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I do love my figs. As a child, we had two varieties – Brown Turkey and Black Mission. I preferred the Brown Turkey for its size and sweetness, but the fuzzy skin irritated my mouth after eating a dozen or so, so I pryed them open and snarfed up the flesh from the inside, tossing the empty skin down under the tree to become composted nutrition that precisely matched what had been in the fruit.
I loved munching my way through the garden – figs, tomatoes, berries, apples, peaches, nectarines, plums, feijoas, persimmons, cucumbers and even beans and squash. Carrots and beets needed a bit more attention since they needed to be washed first. Talk about freshly harvested and enjoying not-even-five-minute-old deliciousness!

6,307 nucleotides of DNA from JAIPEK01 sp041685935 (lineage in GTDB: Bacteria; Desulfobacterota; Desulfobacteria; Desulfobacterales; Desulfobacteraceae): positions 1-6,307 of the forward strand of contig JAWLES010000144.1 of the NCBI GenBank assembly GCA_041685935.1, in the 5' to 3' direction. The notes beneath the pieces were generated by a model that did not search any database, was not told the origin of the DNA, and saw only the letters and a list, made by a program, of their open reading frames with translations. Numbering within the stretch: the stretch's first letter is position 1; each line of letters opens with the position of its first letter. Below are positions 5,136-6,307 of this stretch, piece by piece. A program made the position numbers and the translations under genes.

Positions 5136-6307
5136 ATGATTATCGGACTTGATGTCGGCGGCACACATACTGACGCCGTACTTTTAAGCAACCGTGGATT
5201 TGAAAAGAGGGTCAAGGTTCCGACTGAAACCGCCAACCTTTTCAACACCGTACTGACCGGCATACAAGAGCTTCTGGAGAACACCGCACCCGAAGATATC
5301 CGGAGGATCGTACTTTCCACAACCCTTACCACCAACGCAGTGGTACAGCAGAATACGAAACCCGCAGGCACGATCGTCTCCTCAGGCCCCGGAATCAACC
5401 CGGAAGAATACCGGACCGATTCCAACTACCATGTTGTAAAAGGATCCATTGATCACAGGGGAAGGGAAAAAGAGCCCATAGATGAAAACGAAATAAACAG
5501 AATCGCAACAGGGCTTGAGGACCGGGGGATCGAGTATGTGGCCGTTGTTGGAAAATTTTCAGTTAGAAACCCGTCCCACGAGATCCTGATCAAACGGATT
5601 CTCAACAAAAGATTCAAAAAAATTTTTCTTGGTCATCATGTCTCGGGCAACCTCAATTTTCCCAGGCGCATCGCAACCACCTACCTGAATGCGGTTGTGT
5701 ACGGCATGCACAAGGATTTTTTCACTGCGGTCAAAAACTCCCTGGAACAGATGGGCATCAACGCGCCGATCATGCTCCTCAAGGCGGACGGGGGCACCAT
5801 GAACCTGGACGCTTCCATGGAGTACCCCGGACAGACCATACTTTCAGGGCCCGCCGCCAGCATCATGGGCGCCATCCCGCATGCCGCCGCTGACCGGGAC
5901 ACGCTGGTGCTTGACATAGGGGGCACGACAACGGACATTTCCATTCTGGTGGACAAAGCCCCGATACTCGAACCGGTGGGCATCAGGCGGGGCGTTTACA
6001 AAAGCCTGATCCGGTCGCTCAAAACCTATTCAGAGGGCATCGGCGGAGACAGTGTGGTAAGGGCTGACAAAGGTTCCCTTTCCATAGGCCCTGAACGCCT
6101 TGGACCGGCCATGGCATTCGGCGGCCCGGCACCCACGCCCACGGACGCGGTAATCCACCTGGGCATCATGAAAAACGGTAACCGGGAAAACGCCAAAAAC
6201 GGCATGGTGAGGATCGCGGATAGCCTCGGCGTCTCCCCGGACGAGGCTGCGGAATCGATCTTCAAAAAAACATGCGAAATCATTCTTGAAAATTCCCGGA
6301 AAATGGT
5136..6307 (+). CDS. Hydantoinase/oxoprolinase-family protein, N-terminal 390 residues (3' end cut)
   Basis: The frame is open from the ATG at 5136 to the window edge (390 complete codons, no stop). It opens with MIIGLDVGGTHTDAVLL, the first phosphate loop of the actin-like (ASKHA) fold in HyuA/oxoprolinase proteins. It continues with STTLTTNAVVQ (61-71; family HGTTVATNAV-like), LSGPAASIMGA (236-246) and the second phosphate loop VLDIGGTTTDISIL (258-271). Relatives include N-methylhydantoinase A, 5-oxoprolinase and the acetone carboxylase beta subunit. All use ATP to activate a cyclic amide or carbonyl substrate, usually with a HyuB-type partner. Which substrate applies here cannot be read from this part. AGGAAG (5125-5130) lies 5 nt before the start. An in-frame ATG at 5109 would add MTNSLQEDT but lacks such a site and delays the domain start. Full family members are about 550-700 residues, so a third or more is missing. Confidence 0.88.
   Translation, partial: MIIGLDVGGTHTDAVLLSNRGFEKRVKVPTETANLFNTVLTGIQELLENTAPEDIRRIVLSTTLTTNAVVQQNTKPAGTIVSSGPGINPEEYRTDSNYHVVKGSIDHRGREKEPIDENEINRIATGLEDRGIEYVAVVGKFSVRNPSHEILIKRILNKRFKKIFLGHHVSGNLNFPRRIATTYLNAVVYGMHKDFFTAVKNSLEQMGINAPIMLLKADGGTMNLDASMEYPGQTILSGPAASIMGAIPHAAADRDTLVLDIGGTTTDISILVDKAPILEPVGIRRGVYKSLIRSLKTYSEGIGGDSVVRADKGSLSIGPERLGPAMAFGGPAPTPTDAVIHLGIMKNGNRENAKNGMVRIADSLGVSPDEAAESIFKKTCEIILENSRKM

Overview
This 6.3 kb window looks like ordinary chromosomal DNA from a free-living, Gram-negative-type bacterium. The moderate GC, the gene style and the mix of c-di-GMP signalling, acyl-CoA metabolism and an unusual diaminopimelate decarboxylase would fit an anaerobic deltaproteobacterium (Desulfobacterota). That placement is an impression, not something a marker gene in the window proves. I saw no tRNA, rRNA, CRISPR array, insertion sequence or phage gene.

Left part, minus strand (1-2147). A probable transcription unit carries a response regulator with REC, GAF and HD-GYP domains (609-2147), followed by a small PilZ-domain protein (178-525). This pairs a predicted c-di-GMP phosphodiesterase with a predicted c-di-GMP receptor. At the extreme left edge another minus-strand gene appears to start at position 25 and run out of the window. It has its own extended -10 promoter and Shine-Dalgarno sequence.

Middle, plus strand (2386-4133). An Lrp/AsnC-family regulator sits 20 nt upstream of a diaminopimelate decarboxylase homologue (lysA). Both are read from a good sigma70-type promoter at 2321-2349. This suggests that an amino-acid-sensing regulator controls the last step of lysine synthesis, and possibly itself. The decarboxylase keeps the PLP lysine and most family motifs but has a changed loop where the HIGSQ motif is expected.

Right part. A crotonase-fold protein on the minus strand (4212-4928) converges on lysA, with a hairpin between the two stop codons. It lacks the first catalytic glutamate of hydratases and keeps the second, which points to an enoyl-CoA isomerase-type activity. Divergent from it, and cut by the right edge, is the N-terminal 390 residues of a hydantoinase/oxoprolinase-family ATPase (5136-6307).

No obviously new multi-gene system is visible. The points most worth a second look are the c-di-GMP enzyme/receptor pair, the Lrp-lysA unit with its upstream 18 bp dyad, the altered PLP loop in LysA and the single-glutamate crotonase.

My Dad, with all his mechanical wizardry, had devised all sorts of blue jay deterrents, from buzzers to revolving stakes with pie-tins hanging, a veritable repurposed menagerie, two or three types each summer as they all worked for maybe 3 weeks before the birds “learned” that there was nothing else keeping them from their snacking.
When I returned home and took over the garden, birds were no longer the problem, but squirrels were – especially when I discovered that one neighbor was putting out nuts to attract them! I tried everything on the market, including inflatable owls and those big-eye balloons, but stopped short of fox urine and motion-started water sprays.
One year, I tied white-plastic grocery bags around small groups of fruit, figuring that if the critters couldn’t see the developing fruit and their changing color, they wouldn’t forage. That worked for one time around.